AIG Bonus Checks May Be Taxed At Up to 100%, Says Sen. Chuck Schumer

Congress warned the executives to return their bonuses or face a new law taxing them at 100%.

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BY Helen Kennedy
DAILY NEWS STAFF WRITER

Eleven AIG execs who got $1 million-plus "retention" bonuses to keep them at the firm have already left - including one who walked away with $4.6 million.

The bombshell revelation came as Congress warned AIG execs to return their millions in bonuses - or face a possible new law taxing those payouts at up to 100%.

"They should voluntarily return them. If they don't, we plan to tax virtually all of it," New York Sen. Chuck Schumer declared on the Senate floor.

"To those of you getting these bonuses: be forewarned, you will not be getting to keep them."

New York Attorney General Andrew Cuomo, in a letter to Congress, said he had learned that 11 AIG executives who got retention bonuses of over $1 million no longer even work there.

In total, Cuomo said, the top 10 bonus recipients at AIG shared a combined $22 million, 73 got more than $1 million and the most handsomely paid got a whopping $6.4 million.

Schumer called it "Alice in Wonderland business practices" to give bonuses to executives at a firm that lost nearly $100 billion last year and had to be rescued with $170 billion in taxpayer money.

"It boggles the mind," he said.

Rep. Carolyn Maloney (D-N.Y.), head of the Joint Economic Committee, was drawing up one tax bill, and there were others being proposed.

"What is the highest excise tax we can impose that will stand up in court?" mused Senate Finance Committee Chairman Max Baucus. "Let's find out."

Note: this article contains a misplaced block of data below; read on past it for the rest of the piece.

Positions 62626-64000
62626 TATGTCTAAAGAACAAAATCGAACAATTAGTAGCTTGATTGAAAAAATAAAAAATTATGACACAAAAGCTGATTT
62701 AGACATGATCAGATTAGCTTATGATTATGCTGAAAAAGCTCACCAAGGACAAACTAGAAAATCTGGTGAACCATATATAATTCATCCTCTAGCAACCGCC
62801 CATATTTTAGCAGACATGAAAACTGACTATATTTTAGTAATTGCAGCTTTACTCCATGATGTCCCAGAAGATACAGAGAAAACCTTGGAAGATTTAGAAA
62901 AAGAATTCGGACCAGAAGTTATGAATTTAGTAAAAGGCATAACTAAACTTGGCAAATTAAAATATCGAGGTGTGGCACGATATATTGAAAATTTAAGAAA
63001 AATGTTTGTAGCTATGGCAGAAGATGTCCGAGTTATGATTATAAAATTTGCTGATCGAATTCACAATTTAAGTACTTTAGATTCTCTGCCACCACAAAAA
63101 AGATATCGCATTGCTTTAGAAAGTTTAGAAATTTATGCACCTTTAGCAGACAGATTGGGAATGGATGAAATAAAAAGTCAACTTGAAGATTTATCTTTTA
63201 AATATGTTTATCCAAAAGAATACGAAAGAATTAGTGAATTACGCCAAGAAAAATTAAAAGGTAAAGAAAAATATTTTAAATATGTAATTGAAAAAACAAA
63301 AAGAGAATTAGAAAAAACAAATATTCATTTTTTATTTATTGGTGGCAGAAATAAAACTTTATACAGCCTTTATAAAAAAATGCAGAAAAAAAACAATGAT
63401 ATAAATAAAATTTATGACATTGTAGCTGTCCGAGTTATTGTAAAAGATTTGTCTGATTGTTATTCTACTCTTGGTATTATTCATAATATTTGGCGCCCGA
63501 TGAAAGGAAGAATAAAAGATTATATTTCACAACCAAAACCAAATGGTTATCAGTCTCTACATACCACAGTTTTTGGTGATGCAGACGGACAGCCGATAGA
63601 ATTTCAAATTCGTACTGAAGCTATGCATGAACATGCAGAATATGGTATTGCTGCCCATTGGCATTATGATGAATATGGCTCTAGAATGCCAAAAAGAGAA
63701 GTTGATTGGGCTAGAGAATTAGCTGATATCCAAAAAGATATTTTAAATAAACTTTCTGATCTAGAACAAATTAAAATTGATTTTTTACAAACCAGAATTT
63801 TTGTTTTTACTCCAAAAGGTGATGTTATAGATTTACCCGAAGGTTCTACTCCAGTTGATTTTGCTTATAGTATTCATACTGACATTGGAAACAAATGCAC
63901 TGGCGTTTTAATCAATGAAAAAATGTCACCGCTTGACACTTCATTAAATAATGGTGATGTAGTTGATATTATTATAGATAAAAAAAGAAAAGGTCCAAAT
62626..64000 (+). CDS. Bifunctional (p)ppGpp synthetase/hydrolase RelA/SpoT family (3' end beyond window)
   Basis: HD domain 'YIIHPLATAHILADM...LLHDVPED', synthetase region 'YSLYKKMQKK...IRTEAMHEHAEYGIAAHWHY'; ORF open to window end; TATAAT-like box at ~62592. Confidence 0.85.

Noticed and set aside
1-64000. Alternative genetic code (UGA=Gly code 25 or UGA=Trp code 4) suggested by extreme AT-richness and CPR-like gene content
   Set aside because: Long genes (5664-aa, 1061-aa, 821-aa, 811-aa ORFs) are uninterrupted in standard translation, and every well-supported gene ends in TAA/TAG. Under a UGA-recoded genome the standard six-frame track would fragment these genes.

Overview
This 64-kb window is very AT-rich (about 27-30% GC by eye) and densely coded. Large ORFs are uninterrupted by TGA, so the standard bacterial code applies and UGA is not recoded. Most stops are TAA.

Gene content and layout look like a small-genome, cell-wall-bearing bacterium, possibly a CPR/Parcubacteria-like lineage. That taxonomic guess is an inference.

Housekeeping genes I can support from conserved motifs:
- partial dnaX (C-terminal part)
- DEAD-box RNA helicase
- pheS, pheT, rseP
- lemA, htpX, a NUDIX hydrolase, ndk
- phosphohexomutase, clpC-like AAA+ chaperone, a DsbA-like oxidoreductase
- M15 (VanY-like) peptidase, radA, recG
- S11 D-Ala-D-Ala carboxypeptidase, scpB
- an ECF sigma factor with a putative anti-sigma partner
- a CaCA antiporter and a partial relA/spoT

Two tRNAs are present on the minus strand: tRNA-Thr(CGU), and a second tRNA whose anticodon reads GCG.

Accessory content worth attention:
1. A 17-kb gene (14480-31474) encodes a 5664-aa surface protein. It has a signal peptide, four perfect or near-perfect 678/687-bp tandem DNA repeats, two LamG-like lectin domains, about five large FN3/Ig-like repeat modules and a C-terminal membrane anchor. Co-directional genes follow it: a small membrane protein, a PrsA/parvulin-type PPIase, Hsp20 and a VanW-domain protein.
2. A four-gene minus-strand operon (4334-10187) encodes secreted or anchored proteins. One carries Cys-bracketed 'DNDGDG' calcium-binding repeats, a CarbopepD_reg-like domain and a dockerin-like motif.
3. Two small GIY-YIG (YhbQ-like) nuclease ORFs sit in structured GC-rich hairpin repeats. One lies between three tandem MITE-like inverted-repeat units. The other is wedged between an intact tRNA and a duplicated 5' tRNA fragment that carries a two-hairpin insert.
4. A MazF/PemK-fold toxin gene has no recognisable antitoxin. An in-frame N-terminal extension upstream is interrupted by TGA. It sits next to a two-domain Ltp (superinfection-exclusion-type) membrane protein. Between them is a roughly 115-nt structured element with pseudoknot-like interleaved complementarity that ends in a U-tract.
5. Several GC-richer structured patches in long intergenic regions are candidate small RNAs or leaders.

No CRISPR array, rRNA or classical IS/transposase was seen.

As the rhetoric grew ever more heated, Iowa Sen. Chuck Grassley had to apologize for saying AIG execs should "follow the Japanese example and...do one of two things: resign or go commit suicide."

AIG, which has been hunkering down under the fusillade, issued a statement saying: "The remark is very disappointing, but AIG's employees continue to work with poise and professionalism to take care of policyholders and repay taxpayers."

After President Obama declared himself outraged about the bonuses on Monday, Republicans - and some Democrats - pointed fingers at the White House, saying Obama and his team should have stopped the bonuses long ago.

"It looks like a lot of incompetence," said Sen. Richard Shelby (R-Ala.). "I think (Treasury) Secretary Geithner does not have his hands around the details of this."

Democratic Sen. Chris Dodd, chairman of the Senate banking committee, demanded a full briefing from the Federal Reserve and the Treasury on why clauses weren't attached to the four various AIG bailouts to halt bonuses.

"Why wasn't the Fed putting conditionality four different times they provided resources to AIG?" Dodd asked.

"We need to find out exactly who they are and exactly how many more may be coming along."

Dodd included a clause in the $787 billion stimulus package - different from the TARP bank bailout and the AIG handouts - that allowed payment of corporate bonuses agreed to before Feb. 11.

Meanwhile, New York Attorney General Andrew Cuomo said he has issued subpoenas for the names of AIG employees given bonuses despite the company's near-collapse. Cuomo said his office will investigate whether the bonus payments are fraudulent law because they were promised when the company knew it wouldn't have the money to cover them.